Maybe someone read the huge thread on precompiled binary shader objects and realized they needed to address that issue.

The thing is that, as pointed out on that thread, it's not exactly something that needs 4 months of 5-times-a-week discussion.

The sheer quantity of time is the thing that suggests that the changes are non-trivial in terms of spec development time.


I hope they will skip Longs Peak and just come out with Mt. Evans as OpenGL 3.0.

No way. Supporting old hardware is vital for GL 3.0. If 3.0 can't support at least NV30/R300 hardware, then it will have almost all of the problems of Direct3D 10.

PkK
12-16-2007, 03:46 PM
Vendors out sourcing driver support to open source projects is also a joke (for example look at the driver support on Linux for Intel GMA).

I have been using a GMA 900 with the free drivers for some time. The X3100 driver even has glslang support. I wouldn't call the free drivers for intel graphics chips a joke. They're certainly better than Intel's OpenGL drivers on Windows.

-NiCo-
12-16-2007, 04:39 PM
Off topic:
@PkK: That's strange, I don't recall posting that. ;)

Somewhat on topic:
Sure, there is the problem of backward compatibility with GLSL applications when adopting the Cg shading language. But since HLSL and Cg are so similar I believe this would also tighten the gap between Nvidia and ATI support for OpenGL shaders. They both have good working HLSL parsers, so it shouldn't be that hard for ATI to develop Cg parsers, right?

N.

Jan
12-17-2007, 03:51 AM
I don't think they parse the HLSL shaders themselves. That's done by the D3D runtime (ie. Microsoft).

Also, i don't like Cg. GLSL is better (but not good enough).

Jan.

PkK
12-17-2007, 03:54 AM
@PkK: That's strange, I don't recall posting that.

Sorry. I removed the wrong quote header when quoting your post.

Since the hardware vendors in the ARB have some insight into how future graphics hardware will work it could be that the API will have to be changed so that it can be implemented on some future hardware they're working on. Such changes would have to be debated extensively since there's probably different competing approaches.

Philipp

Brolingstanz
12-17-2007, 05:29 AM
I think they're just dotting their i's and crossing their t's ;-)

Timothy Farrar
12-17-2007, 08:38 AM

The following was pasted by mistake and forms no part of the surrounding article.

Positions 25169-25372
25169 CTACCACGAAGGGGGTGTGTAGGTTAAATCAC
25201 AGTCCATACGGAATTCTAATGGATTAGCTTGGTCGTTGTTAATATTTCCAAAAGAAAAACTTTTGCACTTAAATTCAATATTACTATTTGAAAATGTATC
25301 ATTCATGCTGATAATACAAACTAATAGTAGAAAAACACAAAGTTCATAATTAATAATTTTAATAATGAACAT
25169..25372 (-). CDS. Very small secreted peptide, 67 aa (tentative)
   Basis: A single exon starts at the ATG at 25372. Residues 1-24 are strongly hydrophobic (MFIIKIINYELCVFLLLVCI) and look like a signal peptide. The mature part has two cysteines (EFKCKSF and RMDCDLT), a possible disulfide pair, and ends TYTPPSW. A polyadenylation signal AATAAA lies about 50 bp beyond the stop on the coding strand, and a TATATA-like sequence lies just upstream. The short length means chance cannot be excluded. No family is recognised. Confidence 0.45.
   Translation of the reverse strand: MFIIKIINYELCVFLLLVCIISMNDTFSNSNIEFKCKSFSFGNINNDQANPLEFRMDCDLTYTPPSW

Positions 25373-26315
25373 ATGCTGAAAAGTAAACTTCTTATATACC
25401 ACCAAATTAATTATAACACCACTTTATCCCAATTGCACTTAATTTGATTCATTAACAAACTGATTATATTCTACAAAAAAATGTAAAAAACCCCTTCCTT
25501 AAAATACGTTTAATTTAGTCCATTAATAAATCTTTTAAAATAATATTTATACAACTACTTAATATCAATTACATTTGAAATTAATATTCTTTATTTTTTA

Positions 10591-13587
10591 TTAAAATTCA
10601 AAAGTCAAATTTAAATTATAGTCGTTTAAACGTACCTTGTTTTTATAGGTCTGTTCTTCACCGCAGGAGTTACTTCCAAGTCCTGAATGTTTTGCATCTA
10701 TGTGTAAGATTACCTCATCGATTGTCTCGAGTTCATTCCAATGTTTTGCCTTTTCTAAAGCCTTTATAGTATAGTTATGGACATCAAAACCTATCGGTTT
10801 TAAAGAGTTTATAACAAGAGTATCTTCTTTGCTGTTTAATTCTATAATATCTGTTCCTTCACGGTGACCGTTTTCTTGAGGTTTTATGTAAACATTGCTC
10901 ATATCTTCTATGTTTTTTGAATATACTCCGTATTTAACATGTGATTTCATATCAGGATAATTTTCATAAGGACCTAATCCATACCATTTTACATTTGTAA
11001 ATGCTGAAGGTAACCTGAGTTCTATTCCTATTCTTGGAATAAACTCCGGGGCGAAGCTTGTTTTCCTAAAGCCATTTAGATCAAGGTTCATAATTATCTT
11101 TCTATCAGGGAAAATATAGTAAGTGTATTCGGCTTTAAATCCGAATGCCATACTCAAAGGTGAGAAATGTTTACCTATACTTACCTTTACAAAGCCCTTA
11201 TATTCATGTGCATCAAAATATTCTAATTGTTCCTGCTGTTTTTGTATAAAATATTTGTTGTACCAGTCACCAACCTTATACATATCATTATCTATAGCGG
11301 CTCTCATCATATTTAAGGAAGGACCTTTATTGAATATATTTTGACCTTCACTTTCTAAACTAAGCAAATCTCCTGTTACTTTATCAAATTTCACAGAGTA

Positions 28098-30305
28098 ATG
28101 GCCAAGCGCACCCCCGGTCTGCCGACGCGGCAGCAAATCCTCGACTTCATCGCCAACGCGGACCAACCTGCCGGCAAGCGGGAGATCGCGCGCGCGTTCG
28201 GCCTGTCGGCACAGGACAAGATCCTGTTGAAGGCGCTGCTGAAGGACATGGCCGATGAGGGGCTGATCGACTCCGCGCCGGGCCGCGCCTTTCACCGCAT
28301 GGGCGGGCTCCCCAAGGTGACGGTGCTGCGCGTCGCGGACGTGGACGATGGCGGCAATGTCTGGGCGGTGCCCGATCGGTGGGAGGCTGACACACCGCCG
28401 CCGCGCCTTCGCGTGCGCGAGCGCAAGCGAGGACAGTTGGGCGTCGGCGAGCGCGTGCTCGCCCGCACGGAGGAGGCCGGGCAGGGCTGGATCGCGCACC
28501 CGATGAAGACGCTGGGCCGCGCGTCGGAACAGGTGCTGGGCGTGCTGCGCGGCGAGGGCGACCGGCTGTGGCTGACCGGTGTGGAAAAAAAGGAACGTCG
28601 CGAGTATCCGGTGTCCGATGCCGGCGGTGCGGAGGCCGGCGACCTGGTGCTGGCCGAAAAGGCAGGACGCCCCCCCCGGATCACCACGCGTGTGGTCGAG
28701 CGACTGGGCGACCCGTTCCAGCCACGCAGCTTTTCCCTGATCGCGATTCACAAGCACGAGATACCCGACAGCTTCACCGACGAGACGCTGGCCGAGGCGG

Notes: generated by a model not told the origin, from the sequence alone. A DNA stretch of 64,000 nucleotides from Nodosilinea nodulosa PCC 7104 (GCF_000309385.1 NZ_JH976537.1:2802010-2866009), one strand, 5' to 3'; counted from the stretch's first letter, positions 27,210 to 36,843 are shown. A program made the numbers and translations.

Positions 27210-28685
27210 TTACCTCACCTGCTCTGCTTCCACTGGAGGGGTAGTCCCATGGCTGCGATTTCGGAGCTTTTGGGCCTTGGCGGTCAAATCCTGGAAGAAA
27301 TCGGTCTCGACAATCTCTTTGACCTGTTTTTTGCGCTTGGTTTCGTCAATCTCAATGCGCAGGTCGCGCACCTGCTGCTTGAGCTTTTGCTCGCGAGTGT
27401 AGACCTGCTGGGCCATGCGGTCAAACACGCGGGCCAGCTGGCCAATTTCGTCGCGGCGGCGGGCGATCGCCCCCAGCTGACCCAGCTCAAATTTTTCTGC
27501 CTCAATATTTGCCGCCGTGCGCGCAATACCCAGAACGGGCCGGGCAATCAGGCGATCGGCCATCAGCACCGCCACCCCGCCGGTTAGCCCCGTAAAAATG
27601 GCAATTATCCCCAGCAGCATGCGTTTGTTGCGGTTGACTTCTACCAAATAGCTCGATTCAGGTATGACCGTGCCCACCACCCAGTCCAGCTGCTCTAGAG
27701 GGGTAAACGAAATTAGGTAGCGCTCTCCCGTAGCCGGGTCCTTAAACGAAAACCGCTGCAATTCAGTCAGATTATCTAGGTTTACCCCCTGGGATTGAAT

I have been using a GMA 900 with the free drivers for some time. The X3100 driver even has glslang support. I wouldn't call the free drivers for intel graphics chips a joke. They're certainly better than Intel's OpenGL drivers on Windows.

Good to hear that they finally got shaders working (after X.org finally got GL2.0 support only later this year). Still if the drivers don't support the features ("DX10" level) and performance which Intel is advertising for the chipset, then it is a joke. Back when I purchased a motherboard with a X3?00 chip, the joke was on me because the "programmable shader" support advertised by the intellinuxgraphics.org site simply did not exist in the driver (at that time) in the form of fully functional vertex and fragment shader support (and also at the time no GLSL support). When one purchases a toaster, one expects to be able to make bread...

Lindley
12-17-2007, 12:00 PM
Also, i don't like Cg. GLSL is better (but not good enough).


As someone who hasn't taken the time to learn GLSL but finds Cg mostly pretty usable, I'm curious what advantages you see in GLSL.

tamlin
12-17-2007, 12:17 PM
While we are speculating, I can indeed add another hope for binary compatible "blobs" of shaders. As someone having designed binary formats, parsers and recompilers for both data and instruction sets in the past, I hope I understand some of the complexity for this.

If they got to the point of "Hey, an open ISA is really the only way we can do this" (shipping programs without source code) it could easily account for several months of design discussons (if it was me, I'd hire an office and put all involved designers in it - no matter what company they came from - and not let them out until they all could sign on the "I'm happy with this!" line :-) ).

Though, I must say I'd then also be really clear and up-front about it to the waiting developers. That we have effectively heard nothing about the reason for this delay is more discouraging. It could suggest internal battles. It could also suggest something worse.

pudman
12-17-2007, 01:02 PM
When one purchases a toaster, one expects to be able to make bread...

I hope the delay is not caused by making a toaster that makes bread. I prefer my toasters to toast bread, not make it. :p

knackered
12-17-2007, 01:08 PM
Yes I second that - I prefer toasters to toast bread, not make it. Let's not change the role of toasters please.

HenriH
12-17-2007, 02:56 PM
And most important of all, glslang is, at present, the #1 cause of OpenGL implementation headaches. All of the other annoyances are annoyances, but glslang implementations have always been spotty. From nVidia's refusal to stop allowing non-compilant glslang code, to ATi's various failed attempts at implementing the language.